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Thread: "Archival"

  1. #1
    bjorke's Avatar
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    All should see http://www.wilhelm-research.com/book_toc.html

    A comment: it sure seems like the material that gets the most archival attention is often among the least-interesting. I am reminded of the upper east floors of the Louvre, packed with so-so portraits of petty bureaucrats whose politcial connections got their faces into the museum.

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    Shesh's Avatar
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    Thanks.
    Cheers, Shesh

    Not to know what happened before one was born is always to be a child - Cicero

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    I read their accelerated test chapter and it only confirmed many of the suspicions I have. The have come up with very complete tests for dark and light fading, and some very interesting ideas. But they miss what I think is an abvious element present in everyday display which are atmospheric contaminants. Any gallery or houselhold will have some chemicals which are widely used and can in some measure permeate into the print and cause further chemical reactions.

    The formation of free radicals is a well known process in chemistry and is known as one of the major causes of chemical degradation. The most widely known example is the ozone layer. In a household or gallery many chemicals are used which under the right circumstances can produce free radicals. To name a few, ammonia for glass cleaning, floor wax, etc, etc. Making a light accelerated test under tightly controlled lab conditions with the absence of these pollutants is like cooking a dish and failing to put spices to give it flavor. A little bit goes a long way and significantly changes the final reults.

    Sure a print might last 100 or 200 years according to their interpolation when exposed to ligh under tightly controlled humidity and pollution controls, but once is out in the "real" world we find it fades in only a few years, I fail to understand why under the real life data these people fail to see why their tests are innaccurate.

    Given a little bit of data massage any result can be obtained.

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    Sean's Avatar
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    They probably do have real world results, but they are under lock and key. There is probably also fine print somewhere on all digital materials that say:

    Archival to 200+ years!*

    *this is in total darkness in a temperature controlled vacuum. Results may vary in real world applications.

  5. #5
    Joe Lipka's Avatar
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    Actually that's good news. Do you think we should be happy if something really ugly lasts a long time? 8)
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    Ed Sukach's Avatar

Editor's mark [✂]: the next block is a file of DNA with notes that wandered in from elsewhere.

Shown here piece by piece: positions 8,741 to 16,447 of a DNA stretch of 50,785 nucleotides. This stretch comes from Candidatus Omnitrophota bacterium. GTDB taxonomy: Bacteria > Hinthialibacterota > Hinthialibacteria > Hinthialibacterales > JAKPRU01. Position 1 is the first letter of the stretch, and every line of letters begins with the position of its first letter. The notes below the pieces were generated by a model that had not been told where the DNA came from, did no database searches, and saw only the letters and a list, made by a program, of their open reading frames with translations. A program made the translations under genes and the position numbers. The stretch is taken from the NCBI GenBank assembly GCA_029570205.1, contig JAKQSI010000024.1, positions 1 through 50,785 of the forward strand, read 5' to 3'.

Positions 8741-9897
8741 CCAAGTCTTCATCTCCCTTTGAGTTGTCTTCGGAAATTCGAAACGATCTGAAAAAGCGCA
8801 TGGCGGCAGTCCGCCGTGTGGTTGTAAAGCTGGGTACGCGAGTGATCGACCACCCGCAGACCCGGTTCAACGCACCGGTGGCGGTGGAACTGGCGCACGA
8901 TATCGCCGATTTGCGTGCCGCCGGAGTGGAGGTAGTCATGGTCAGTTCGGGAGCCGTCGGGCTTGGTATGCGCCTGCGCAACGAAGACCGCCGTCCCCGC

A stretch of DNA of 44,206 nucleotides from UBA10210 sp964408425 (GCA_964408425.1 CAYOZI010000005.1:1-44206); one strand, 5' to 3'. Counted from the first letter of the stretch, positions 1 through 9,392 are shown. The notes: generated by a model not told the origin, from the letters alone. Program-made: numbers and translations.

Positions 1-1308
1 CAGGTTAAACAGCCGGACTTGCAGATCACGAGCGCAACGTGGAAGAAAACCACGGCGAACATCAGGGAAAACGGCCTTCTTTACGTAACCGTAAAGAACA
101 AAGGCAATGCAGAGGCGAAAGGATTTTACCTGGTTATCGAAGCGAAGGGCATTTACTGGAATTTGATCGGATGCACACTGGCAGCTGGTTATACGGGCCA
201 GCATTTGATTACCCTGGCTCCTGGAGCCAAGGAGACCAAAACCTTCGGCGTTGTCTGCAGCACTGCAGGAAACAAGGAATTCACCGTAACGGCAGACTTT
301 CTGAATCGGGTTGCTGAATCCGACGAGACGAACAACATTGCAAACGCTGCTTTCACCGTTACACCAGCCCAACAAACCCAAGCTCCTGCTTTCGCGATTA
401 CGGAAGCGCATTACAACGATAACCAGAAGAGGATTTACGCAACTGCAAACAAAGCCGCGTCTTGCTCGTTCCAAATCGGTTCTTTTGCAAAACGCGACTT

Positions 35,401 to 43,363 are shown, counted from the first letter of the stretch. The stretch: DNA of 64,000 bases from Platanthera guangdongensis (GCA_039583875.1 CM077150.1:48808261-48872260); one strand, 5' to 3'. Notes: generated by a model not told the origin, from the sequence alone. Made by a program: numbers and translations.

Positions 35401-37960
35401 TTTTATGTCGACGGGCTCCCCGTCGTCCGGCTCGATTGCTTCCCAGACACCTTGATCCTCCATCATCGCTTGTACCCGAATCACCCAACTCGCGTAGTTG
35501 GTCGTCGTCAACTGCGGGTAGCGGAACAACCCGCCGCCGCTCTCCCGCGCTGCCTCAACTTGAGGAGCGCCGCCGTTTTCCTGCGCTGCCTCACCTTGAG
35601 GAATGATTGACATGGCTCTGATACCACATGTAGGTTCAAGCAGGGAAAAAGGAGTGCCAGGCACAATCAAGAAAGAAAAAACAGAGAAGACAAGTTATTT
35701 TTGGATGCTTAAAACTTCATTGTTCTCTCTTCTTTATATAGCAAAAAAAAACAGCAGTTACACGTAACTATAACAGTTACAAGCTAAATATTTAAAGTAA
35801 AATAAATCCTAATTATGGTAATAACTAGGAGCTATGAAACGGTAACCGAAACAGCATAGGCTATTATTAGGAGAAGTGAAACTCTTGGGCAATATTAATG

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    Quote Originally Posted by Sean
    They probably do have real world results, but they are under lock and key. There is probably also fine print somewhere on all digital materials that say:
    Archival to 200+ years!*
    *this is in total darkness in a temperature controlled vacuum. Results may vary in real world applications.
    I have seen similar, but it usually is more closely defined: "Archival Inks that will last for 500 years!!"

    Well, maybe .. but they do not mention the paper, or the life of the inks when apllied to, and therefore combined with, the paper.

    I could imagine - actual document life ~ 2 months... but, "It isn't the ink's fault - it was the paper..."

    They continue ..."GUARANTEED - Or Your Money Back..." but that applies only to the ink ... and who is going to collect after a 499 year failure?
    Carpe erratum!!

    Ed Sukach, FFP.

  7. #7

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    Only 500 years? Paula and I guarantee our prints for 1,000 years.

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    Quote Originally Posted by Michael A. Smith
    Only 500 years? Paula and I guarantee our prints for 1,000 years.
    You plan on being around to reprint them?...

  9. #9

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    Of course.

  10. #10
    DKT
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    Quote Originally Posted by Jorge
    I read their accelerated test chapter and it only confirmed many of the suspicions I have. The have come up with very complete tests for dark and light fading, and some very interesting ideas. But they miss what I think is an abvious element present in everyday display which are atmospheric contaminants. Any gallery or houselhold will have some chemicals which are widely used and can in some measure permeate into the print and cause further chemical reactions.

    .

    FYI--paper about variables in accelerated testing of inkjets:


    http://iaq.dk/papers/inkjet.htm

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